David Keyes

David Keyes

October 7, 2021

Could you please post your code as a GitHub Gist and post the link so I can take a look?

Here you go: https://gist.github.com/MmattC/3ebdee50c012bcb813da5482d86f0491

Chhavi Kotwani

Chhavi Kotwani

March 18, 2022

Hi David!

I ran clean_names on nhanes and then displayed nhanes to see if it worked - it did. However, when I move on to the select function, it refuses to recognized the cleaned version and still refers to the earlier version. Is there something I missed?

Thanks!

Charlie Hadley

Charlie Hadley

March 19, 2022

Hello Chhavi! The most likely cause of this error is writing code that doesn't make an assignment. Let me take you through some steps.

Step 1: Run this code

nhanes %>% 
  clean_names()

Step 2: Run this code

nhanes %>% 
  select(days_phys_hlth_bad)

This will cause an issue because when you ran the first step the output was only being printed to the console and not assigned - meaning that nhanes hasn't been changed. Instead, if you followed these steps the code would work:

Step a: Assign the result of your code to nhanes

nhanes <- nhanes %>% 
  clean_names()

Step b: Run this and the code will work

nhanes %>% 
  select(days_phys_hlth_bad)

If this hasn't answered your question please do give me more details.

Cheers,

Charlotte

Tatiana Bustos

Tatiana Bustos

July 27, 2022

Im getting an error "attempt to use zero-length variable name" when I use the following code:

nhanes %&gt;% 
  select(marital_status, education)

Any idea what the error message means? It worked for the single select.

Tatiana Bustos

Tatiana Bustos

July 28, 2022

Figured it out - I was highlighting the back ticks with my code. I thought I had to highlight everything :X

Tatiana Bustos

Tatiana Bustos

July 28, 2022

Just reflecting on the data wrangling - it looks like the data on the excel (or CSV) sheet has to be set up just right to be able to use these coding exercises. Can you share more about the data file preparation? What practices we should have in place regarding variables, types of inputted data, etc? A lot of my time is spent in data cleaning before actually getting to the analyses. Sorry if I am getting ahead !

David Keyes

David Keyes

July 29, 2022

So I got this data from the NHANES r package. It's been a while so I don't remember exactly what I did (this is bad practice from a time I didn't know better), but in terms of general data cleaning advice, here are a couple articles:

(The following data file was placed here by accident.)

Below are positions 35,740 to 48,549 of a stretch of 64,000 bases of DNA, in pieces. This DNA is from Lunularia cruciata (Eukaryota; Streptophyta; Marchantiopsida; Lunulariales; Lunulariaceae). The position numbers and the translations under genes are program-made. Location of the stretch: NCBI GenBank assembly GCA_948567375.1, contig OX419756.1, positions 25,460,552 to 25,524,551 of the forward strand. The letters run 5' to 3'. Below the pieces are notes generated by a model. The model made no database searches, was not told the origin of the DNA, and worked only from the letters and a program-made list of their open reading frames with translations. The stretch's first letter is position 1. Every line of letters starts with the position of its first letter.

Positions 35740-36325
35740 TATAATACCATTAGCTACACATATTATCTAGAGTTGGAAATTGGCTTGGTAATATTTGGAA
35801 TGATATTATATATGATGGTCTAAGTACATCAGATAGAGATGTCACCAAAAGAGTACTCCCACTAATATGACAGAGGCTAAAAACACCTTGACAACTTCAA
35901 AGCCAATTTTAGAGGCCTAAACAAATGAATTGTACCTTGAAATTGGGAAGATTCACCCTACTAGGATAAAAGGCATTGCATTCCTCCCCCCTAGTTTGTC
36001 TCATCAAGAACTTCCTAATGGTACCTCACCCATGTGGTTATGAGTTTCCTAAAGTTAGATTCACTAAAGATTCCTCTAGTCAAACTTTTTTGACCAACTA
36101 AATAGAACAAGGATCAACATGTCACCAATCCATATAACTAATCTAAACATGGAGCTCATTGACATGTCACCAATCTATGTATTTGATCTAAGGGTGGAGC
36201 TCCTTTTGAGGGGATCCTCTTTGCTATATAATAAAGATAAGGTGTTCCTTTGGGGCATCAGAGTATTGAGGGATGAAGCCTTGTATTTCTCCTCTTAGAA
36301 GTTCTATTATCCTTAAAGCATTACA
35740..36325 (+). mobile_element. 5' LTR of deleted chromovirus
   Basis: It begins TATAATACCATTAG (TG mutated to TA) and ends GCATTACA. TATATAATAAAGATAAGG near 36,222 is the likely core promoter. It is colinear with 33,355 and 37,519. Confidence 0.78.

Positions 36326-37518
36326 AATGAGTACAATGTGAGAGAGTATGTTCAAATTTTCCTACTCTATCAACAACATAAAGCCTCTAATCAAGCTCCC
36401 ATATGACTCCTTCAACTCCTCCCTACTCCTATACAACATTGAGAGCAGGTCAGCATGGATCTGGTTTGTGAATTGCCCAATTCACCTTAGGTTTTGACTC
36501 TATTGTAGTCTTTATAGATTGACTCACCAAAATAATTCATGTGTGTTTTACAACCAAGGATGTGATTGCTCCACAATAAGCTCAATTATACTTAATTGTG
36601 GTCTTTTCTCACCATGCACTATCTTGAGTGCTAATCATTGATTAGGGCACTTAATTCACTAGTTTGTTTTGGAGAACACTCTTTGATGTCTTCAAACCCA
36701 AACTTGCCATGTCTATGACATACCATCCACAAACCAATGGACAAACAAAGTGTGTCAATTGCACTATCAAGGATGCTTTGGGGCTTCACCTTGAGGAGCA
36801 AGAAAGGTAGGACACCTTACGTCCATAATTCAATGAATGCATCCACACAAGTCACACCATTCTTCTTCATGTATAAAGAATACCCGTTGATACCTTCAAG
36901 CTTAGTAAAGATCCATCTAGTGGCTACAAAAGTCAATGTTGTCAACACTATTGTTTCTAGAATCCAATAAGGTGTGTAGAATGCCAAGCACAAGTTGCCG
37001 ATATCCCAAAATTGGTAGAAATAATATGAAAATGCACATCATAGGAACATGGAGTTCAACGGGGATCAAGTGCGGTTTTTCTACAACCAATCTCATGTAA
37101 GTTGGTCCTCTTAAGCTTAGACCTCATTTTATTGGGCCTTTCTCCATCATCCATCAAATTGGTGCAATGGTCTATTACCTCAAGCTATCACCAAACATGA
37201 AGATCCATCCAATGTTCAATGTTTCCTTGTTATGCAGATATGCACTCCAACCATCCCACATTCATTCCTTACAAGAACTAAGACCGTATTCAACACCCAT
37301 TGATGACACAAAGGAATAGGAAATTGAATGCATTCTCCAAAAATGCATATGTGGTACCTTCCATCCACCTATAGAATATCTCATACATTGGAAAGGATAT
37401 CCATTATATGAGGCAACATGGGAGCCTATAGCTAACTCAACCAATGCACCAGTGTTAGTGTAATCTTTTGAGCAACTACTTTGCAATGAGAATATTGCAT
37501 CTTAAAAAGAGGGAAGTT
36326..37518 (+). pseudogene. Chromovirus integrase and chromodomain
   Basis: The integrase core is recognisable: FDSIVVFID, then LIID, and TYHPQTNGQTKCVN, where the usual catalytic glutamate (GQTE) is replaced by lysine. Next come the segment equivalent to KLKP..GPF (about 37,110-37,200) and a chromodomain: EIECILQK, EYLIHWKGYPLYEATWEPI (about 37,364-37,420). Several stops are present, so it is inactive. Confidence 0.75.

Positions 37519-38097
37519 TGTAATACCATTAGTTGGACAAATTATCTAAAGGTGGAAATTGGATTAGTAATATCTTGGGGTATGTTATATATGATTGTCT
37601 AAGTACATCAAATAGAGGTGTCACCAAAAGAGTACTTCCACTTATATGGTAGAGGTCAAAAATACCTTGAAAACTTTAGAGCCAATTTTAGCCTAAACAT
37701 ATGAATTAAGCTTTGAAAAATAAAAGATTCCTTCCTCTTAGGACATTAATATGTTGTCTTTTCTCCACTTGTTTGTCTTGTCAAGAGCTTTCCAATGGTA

https://ivelasq.rbind.io/blog/tidying-census-data/ https://evamaerey.github.io/little_flipbooks_library/data_cleaning/data_cleaning

The main thing I would say is that all data cleaning should happen in R so that you can always see what you did and re-run your cleaning code in the future (again, I didn't follow this advice).

Elsa Bailey

Elsa Bailey

October 4, 2022

Could you please go over the use of "quotes" around a term. When are quotes required, and when are they not necessary? For example, quotes are used here - select(contains("hlth_bad")). But no quotes are used here - select(marital_status, education). Thanks!

David Keyes

David Keyes

October 5, 2022

Yes, we can definitely discuss this!

Rachel Nicholson

Rachel Nicholson

October 5, 2022

I believe I'm having the same issue as described by Matt M below. I have run the clean_names function and I get an output with the new correct names. However when I run the select functions if I don't put in the previous names I get an error message that says the columns don't exist. If I put in the non-cleaned names it works fine. I see that you have a video below, but I get a message that I don't have permission to view the video. Could you let me know what the solution was?

Rachel Nicholson

Rachel Nicholson

October 5, 2022

I found a temporary solution - if I run "clean_names" inside of each code chunk then it works, but I have to add that to every single code chunk. Is that correct?

Charlie Hadley

Charlie Hadley

October 6, 2022

Hello Alyssa! As a participant on our VSA course we had a live session where we discussed this. But so anyone reading the comments cane benefit. Let me answer our question here too. When we run code in R scripts or RMarkdown documents we are almost always outputting content to the console - there are things that appear under the code chunk or in the console. If we want to store the results of code then we must ensure to use an assignment, eg data_clean <- data_raw %>% clean_names()

If we don't make an assignment all that happens is the output is printed.

Hope that helps! Charlie